I’m well over the half way point in training for my next big race, the Tawawera Ultramarathon 50K, which takes place in Rotorua, New Zealand. (Check out their marketing video. It’s a little cheesy, but wow. That scenery)
The Tarawera 50K will be my second international race ever - my first was the 2015 Patagonia International Marathon 60K just one year ago.
This will be my 5th ultra-distance race since then, and though I feel like I’ve been training pretty much the entire time, something about preparing to race in a foreign country - running with people from all over the world through an exotic landscape I’ve never experienced - adds extra excitement.
Given that I was training for my first ultramarathon exactly one year ago, it’s hard not compare the experiences. Here are a few lessons I’ve learned over the past year, and am keeping in mind as I prepare for the Tarawera 50K:
The training plan is guide, not gospel.
When training for my first ultra, I followed Hal Koerner’s 50K training plan exactly, and it paid off when I was the first woman to cross the finish line in Patagonia. That training plan took me from a casual mid-distance runner to a mid/front-pack endurance athlete, mentally and physically.
Since then, I’ve been maintaining a solid base of 40-60 miles per week, so I’m starting race prep for the Tarawera 50K from a difference place, in terms of fitness, knowledge of the outdoors, nutritional needs, and the endurance mindset. While one year ago, I was solely focused on building my mileage base, I’ve got that down now, and that focus has shifted to building efficiency as a trail runner, and maintaining mobility. While I’m referencing Hal’s training plan for the Tarawera 50K, and following it mostly, I’m also referencing my body’s signals, taking time for rest when I need it, and prioritizing my CrossFit routine to maintain time with friends, and avoid burn out from too much running.
The long runs are still necessary.
Short runs in a training plan keep your body conditioned for movement, and your mind prepped for competition. Long runs build endurance, discipline and confidence. Skip them and you’ll pay for it on race day. The adage, “you get what you give” rings true in this case. If you do nothing else, get the long runs done.
Train specifically, or not at all.
In my short year of many ultras, I’ve learned some very real lessons about the importance of training for the specific conditions you'll encounter on race day. Case in point, I trained with great discipline for the Holiday Lake 50K this past February, only to finish with the worst race experience of my life. How did that happen? My training took place at a time when the Mid-Atlantic was covered in ice and snow, and rather than throw on some crampons and brave the elements, I took a lot of my long runs on the treadmill in a cozy indoor gym. Even a treadmill run on a steep incline will not prepare you for real world, in the woods, frozen-wind-blowing-in-your-face reality.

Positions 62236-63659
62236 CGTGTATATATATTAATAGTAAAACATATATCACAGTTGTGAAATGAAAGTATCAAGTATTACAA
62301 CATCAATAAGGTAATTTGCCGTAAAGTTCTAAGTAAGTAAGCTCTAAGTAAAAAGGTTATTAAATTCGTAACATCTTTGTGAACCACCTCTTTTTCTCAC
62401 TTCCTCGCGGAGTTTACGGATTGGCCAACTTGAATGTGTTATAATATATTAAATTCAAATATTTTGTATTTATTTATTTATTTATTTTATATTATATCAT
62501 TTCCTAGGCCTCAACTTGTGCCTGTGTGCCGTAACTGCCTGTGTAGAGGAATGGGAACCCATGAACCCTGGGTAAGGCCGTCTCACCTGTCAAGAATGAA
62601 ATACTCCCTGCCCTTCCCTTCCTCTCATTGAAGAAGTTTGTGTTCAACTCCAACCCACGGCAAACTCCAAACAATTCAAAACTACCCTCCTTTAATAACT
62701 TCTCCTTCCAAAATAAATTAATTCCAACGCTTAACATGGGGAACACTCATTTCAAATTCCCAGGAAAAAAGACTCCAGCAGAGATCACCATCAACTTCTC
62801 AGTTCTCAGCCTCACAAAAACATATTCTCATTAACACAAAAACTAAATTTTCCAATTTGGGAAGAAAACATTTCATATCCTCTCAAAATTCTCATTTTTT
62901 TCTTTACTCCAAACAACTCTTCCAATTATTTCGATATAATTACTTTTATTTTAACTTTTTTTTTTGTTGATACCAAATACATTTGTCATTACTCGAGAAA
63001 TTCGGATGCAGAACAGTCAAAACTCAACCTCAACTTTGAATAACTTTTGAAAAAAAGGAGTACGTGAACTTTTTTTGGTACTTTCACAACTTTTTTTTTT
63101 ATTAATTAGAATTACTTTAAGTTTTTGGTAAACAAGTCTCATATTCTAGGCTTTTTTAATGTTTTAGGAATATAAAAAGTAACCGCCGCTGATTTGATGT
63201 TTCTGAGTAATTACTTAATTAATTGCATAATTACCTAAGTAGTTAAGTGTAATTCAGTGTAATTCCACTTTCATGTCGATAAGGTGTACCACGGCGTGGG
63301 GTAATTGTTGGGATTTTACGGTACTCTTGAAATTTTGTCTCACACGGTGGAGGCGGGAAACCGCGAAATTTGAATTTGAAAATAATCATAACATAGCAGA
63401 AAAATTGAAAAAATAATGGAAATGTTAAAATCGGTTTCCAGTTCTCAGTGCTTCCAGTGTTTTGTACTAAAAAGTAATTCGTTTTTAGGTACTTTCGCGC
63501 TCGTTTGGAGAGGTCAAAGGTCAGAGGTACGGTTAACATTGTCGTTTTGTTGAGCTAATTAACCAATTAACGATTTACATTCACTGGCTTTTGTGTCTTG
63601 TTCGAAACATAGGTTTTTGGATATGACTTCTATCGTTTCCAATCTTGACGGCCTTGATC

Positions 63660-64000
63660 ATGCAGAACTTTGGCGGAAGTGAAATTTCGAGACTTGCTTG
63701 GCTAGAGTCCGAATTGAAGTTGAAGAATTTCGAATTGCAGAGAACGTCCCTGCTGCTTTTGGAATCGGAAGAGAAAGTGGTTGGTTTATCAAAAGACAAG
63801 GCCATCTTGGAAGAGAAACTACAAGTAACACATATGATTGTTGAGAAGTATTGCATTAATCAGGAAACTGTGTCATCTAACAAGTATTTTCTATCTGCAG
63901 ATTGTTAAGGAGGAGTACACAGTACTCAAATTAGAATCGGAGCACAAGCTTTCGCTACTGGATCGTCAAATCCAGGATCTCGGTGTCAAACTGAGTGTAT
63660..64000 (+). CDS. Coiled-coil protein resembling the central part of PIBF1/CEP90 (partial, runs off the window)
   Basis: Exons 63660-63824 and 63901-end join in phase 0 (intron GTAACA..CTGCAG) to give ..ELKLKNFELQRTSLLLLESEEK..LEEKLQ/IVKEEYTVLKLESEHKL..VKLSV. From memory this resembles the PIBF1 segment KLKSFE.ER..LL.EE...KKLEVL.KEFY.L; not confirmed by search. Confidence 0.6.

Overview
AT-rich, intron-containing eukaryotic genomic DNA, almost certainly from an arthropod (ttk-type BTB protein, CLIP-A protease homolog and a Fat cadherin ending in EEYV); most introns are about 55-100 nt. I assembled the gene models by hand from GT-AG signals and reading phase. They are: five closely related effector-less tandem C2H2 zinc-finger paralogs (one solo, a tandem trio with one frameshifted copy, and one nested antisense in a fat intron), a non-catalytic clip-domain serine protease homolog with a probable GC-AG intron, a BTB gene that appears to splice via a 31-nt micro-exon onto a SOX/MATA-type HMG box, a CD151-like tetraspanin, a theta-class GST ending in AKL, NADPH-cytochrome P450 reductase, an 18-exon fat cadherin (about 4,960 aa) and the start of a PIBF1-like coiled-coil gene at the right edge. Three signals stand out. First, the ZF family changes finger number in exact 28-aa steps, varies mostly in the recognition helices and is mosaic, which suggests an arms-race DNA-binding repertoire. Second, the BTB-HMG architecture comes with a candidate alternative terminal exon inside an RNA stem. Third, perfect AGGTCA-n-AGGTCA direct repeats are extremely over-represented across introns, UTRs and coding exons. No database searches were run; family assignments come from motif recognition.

The Tarawera 50K is completely trail, with about 5,000 FT of net elevation gain, and will take place during New Zealand’s spring time, so temps will likely be averaging around mid-50º F, and there's a high probability of rain, for at least a portion of the day. The race will include the largest field I’ve seen in an ultra, so I’ll be mentally prepared to start with a pack, and find my own rhythm. This is what I know, and this is what I’m training for.
Trust your intuition, and remember your why.
I run because it adds balance to my life, gives me self confidence and contributes to a positive outlook, which ultimately carries over into my relationships and work life. If you feel like you’re over-training, take a rest day. If you’re losing sleep at night because you’re stressed about the next day’s training run, ease up on yourself. You’re already pushing your body to physical extremes it may have never experienced before - putting added pressure on yourself will do no good. Remember why you run, and let that motivation be your north star.